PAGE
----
Jeremy McGrath Supercross 2000 Preview

As with the N64 version, the PlayStation's incarnation of JMS2000 will feature the riders and tracks that granted the title legitimacy.


In light of the game's relative success on the N64 platform, Acclaim is releasing Jeremy McGrath Supercross 2000 for the PlayStation this July. JMS2000 was known, mainly, for its all-star cast of riders and its solid digital reproduction of real-world dirt-bike racing tracks. Though the game was swiftly outdone by Excitebike 64, which was released only a few months later, it's safe to say that it has a better chance of faring well on Sony's platform, due to the obvious absence of Nintendo's classic.

As with the N64 version, the PlayStation's incarnation of JMS2000 will feature the riders and tracks that granted the title legitimacy. Aside from McGrath himself, notables like Kevin Windham, Jimmy Button, and Larry Ward, to name a few, are contributing their countenances to the project, and such renowned tracks as Red Bud, Bud's Creek, and Steel City are being reproduced for your racing pleasure. Eight indoor-arena tracks are also included in the mix, as is McGrath's highly lauded track editor, which allows for a decent amount of control when designing your dream course. JMS2000 will also allow for a fair amount of bike customization, letting you tweak the various systems within the vehicle and save the results.

Aside from the standard single-race, multiplayer, and championship modes, JMS2000 will also feature a stunt mode that lets you pull daredevil moves on a motorbike version of a half-pipe. If the N64 version's stunt mode is any indication, then you should prepare yourself for an empty, yet amusing, experience characterized by the repeated performance of stunts executed by simple control pad/button combinations.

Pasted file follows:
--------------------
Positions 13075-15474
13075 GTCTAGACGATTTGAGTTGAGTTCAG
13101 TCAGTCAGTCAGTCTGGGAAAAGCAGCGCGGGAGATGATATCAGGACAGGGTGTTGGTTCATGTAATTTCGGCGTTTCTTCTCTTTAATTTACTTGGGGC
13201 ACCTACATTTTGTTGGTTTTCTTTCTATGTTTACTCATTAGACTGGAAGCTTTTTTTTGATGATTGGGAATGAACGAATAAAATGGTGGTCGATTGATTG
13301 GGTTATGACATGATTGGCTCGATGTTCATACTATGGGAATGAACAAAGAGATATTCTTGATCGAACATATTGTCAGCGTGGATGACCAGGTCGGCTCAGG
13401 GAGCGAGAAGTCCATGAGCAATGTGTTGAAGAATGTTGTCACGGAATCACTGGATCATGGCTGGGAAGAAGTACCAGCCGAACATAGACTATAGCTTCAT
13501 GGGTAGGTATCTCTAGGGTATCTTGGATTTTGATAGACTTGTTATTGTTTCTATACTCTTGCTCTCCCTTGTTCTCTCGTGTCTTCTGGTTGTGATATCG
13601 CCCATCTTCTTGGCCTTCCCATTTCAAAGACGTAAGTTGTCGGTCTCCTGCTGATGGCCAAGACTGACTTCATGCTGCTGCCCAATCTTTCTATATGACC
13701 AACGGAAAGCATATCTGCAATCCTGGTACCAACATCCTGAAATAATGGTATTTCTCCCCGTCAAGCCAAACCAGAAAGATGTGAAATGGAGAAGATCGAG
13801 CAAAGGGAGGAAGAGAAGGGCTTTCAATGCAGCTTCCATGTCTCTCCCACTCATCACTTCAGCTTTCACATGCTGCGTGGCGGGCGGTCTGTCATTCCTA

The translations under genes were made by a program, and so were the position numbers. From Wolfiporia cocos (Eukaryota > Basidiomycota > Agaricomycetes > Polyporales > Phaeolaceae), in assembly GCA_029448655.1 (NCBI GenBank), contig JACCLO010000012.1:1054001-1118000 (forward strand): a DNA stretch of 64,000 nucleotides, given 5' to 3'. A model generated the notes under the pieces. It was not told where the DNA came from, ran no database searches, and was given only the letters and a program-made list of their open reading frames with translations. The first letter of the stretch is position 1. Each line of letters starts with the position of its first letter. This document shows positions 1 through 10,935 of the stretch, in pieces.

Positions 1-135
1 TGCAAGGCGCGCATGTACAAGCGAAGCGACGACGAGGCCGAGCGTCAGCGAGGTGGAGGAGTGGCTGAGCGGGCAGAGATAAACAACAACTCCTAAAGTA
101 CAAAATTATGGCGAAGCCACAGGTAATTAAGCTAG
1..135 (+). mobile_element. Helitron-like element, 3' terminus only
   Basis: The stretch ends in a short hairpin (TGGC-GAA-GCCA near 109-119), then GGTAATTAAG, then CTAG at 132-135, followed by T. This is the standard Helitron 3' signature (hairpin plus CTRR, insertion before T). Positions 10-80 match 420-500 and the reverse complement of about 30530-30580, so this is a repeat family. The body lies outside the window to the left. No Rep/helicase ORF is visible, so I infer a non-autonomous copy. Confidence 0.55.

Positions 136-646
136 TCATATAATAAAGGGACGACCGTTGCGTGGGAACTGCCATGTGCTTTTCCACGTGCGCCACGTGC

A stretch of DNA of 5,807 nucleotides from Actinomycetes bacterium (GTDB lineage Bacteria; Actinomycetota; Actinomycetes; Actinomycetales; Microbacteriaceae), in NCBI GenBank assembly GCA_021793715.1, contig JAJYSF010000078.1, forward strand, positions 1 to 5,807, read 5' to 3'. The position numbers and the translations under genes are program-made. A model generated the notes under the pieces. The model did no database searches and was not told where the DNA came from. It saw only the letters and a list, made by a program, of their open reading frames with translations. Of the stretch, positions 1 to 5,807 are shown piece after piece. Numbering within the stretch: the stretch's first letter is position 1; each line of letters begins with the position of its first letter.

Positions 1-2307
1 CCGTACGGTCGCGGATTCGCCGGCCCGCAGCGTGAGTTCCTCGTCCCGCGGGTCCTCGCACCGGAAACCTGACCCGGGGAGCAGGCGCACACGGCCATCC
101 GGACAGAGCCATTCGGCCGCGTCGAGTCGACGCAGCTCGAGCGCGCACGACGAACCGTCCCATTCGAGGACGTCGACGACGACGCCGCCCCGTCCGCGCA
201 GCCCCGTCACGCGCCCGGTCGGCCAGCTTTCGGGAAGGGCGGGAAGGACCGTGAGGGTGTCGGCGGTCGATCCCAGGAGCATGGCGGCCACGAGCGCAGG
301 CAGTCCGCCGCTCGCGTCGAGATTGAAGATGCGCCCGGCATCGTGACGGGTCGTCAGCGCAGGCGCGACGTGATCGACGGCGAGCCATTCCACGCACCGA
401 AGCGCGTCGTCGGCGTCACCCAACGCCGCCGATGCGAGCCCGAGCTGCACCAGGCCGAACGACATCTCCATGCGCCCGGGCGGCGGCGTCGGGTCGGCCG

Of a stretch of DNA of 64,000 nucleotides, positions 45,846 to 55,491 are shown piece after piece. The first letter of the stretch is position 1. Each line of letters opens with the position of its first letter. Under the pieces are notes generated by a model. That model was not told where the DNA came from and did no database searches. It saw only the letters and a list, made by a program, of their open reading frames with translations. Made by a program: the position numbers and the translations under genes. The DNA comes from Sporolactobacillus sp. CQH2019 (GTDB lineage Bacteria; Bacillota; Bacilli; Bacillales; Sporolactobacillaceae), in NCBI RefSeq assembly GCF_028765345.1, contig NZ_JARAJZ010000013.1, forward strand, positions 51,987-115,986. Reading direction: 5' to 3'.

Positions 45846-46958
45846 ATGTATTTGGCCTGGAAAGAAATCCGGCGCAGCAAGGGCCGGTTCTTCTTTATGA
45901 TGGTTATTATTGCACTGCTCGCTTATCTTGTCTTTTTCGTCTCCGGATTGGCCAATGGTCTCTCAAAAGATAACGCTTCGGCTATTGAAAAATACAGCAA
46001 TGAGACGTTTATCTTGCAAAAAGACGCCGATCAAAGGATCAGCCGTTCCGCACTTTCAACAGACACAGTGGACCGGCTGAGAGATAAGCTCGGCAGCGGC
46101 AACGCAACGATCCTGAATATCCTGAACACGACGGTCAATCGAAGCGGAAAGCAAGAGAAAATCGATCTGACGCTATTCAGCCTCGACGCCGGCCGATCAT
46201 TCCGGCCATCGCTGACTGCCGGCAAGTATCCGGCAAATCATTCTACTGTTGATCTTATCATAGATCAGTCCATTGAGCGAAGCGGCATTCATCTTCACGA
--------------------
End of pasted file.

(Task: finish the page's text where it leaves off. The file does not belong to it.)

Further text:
The time we've spent with a build of the PlayStation port has revealed that not much has changed on the gameplay side. Much of the light, arcade action remains, with the attendant graphical compromises (the most notable of which are the lower resolutions and the slight drop in frame rate). The game's dynamic is done justice by the analog controller, which is, at first glance, a bit more responsive than the N64's 3D stick. The game's arcade-ish, no-frills, slow-through-curves approach to dirt-bike racing thankfully seems to still be intact, so the game should remain accessible to anyone with the slightest bit of curiosity about the sport.

For a quick burst of info regarding the game, check out our review of the N64 version. Jeremy McGrath Supercross 2000 is slated for a July release for both the PlayStation and Dreamcast consoles, so keep your eyes here for full reviews as their release dates draw near.

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